Stebbins, Martin Named to Top Corporation Counsel Posts

County of Hawai‘i Mayor Billy Kenoi has named Molly Amai Stebbins as the new corporation counsel, the county’s top civil lawyer. The appointment is effective May 20, and is subject to confirmation by the Hawai‘i County Council.
Hawaii County LogoStebbins has served as deputy corporation counsel since 2007, and is currently assigned to represent the Hawai‘i County Police and Fire Departments. She is a graduate of the University of Massachusetts at Amherst and the University of Hawai‘i’s William S. Richardson School of Law.

“Molly is a highly skilled attorney who has the talent and experience to lead the Office of the Corporation Counsel,” Mayor Kenoi said. “We are proud to have her leading our legal team, and she will do an outstanding job serving our community.”

Mayor Kenoi also announced the appointment of Laureen Martin as assistant corporation counsel. Martin has served as County of Hawai‘i deputy corporation counsel since 2009, and is currently litigation section supervisor for the office. Martin also worked as Maui County deputy corporation counsel from 2002 to 2009.

Stebbins replaces Lincoln Ashida, who resigned as corporation counsel on April 30 to take a position as senior counsel for Torkildson Katz Moore Hetherington & Harris. Martin replaces Katherine Garson as assistant corporation counsel. Garson will remain with the county as deputy corporation counsel.

MAMo Wearable Art Show to Debut on the Big Island

In celebration of Maoli Arts Month (MAMo), the PA‘I Foundation will debut their infamous Wearable Art Show on Hawai’i Island at Kahilu Theare, on May 31st at 7pm.

This fashion show will feature native Hawaiian designers in a fashion show like you’ve never seen.

Kainani Kahaunaele

Kainani Kahaunaele at the Na Hoku Awards Ceremony wearing a dress made by Micah Kamohoali’i.

Artist Micah KamohoaliʻI will open with a hula using original kapa costumes, followed by, Wahine Toa, with everyday Hawaiian wear, Maile Andrade exuding a 60s Mod feel, Keone Nunes with kākau, Living Hula with a local ready-to-wear line and Marques Marzan showing off haute couture designs.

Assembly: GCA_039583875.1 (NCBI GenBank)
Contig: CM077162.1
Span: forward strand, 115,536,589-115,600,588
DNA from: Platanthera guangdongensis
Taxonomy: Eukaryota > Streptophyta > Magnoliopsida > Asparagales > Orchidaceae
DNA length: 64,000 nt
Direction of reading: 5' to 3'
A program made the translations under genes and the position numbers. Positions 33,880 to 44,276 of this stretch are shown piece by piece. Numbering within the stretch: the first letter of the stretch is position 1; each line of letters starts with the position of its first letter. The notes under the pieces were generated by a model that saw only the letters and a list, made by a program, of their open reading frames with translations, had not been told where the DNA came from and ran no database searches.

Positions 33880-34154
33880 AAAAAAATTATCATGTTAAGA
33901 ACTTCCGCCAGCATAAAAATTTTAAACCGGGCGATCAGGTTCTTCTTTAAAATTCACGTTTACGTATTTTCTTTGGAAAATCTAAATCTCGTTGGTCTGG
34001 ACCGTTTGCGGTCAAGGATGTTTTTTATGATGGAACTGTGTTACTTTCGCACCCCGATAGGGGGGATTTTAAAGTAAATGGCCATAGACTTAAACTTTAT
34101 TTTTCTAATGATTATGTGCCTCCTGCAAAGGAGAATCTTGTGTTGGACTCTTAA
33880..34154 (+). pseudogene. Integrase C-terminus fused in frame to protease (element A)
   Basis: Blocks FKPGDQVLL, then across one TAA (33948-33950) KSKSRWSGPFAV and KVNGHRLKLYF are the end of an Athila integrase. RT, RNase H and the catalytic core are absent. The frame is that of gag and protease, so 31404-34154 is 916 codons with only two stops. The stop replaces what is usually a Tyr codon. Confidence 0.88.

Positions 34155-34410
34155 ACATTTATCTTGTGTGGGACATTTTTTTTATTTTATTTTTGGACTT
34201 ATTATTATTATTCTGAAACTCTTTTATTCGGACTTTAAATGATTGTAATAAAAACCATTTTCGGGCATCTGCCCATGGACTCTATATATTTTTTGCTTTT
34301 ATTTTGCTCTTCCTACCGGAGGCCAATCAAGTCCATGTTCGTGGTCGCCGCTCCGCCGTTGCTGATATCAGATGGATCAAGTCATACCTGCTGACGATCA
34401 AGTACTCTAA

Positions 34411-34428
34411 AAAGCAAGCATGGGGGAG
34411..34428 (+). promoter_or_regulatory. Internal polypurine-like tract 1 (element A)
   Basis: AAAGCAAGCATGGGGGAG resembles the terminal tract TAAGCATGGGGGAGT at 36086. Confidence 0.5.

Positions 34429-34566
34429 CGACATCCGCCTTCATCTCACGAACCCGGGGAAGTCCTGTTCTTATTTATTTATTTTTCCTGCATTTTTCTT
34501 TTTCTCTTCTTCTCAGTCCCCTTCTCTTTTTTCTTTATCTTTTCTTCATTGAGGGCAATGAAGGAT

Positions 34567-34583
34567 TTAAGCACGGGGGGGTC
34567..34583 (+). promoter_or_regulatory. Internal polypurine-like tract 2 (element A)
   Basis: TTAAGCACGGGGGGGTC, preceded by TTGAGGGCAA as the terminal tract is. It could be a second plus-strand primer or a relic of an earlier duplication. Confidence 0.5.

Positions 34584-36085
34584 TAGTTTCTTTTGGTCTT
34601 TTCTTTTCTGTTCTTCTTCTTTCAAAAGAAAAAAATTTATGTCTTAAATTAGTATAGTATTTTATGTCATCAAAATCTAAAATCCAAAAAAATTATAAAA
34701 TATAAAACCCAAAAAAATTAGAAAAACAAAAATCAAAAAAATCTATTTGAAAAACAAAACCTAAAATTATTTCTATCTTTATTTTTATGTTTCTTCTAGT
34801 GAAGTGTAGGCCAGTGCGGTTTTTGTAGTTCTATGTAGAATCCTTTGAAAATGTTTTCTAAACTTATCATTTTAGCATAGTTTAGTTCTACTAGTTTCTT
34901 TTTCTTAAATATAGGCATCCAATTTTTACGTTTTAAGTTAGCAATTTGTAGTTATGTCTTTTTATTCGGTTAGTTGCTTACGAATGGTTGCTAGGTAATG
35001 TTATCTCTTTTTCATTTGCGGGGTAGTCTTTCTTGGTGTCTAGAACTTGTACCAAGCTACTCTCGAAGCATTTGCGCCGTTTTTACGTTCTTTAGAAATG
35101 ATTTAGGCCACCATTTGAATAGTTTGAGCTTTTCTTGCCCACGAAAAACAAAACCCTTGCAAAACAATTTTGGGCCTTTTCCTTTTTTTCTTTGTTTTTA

images show models wearing designed by Keone Nunes and Maile Andrade photo by Kapulani Landgraf

Models wearing outfits designed by Keone Nunes and Maile Andrade photo by Kapulani Landgraf

Kumu Hula Vicky Holt Takamine and award winning musician Robert Cazimero will emcee the event, which incorporates Hawaiian performing arts into the runway show. The Kahilu foyer will host lei makers, Hawaiian food and a trunk show of the designers’ ready-to-wear attire. The Kahilu tech team is building a special runway extending over the auditorium seats just for this event. The wearable art showcased includes both traditional and contemporary garments worn for ceremonial rituals, cultural practices, and adornments.

Proceeds from the MAMo Wearable Arts Show benefit the PA‘I Foundation, a 501 c 3 nonprofit organization whose mission is to preserve and perpetuate Hawaiian cultural traditions for future generations.

Tickets are $60 or $35 depending on seating preference. Tickets are available at or by calling 885-6868.

Parker School Student Winner of Auto Body Hawaii Senior Essay Contest

Auto Body Hawaii has announced the winner of this year’s Senior Essay Contest answering the question: “If you had the opportunity to recommend a new subject that is not currently being offered in your school’s curriculum, what would you recommend & why would it be beneficial for students to learn?”

All senior students from schools from West & North Hawaii were invited to attend. This year’s student winner is Keoni Beaton from Parker School. He wins a $500 cash prize.

Keoni Beaton accepts his prize for his essay "

Keoni Beaton accepts his prize for his essay “The Concepts of the Real World”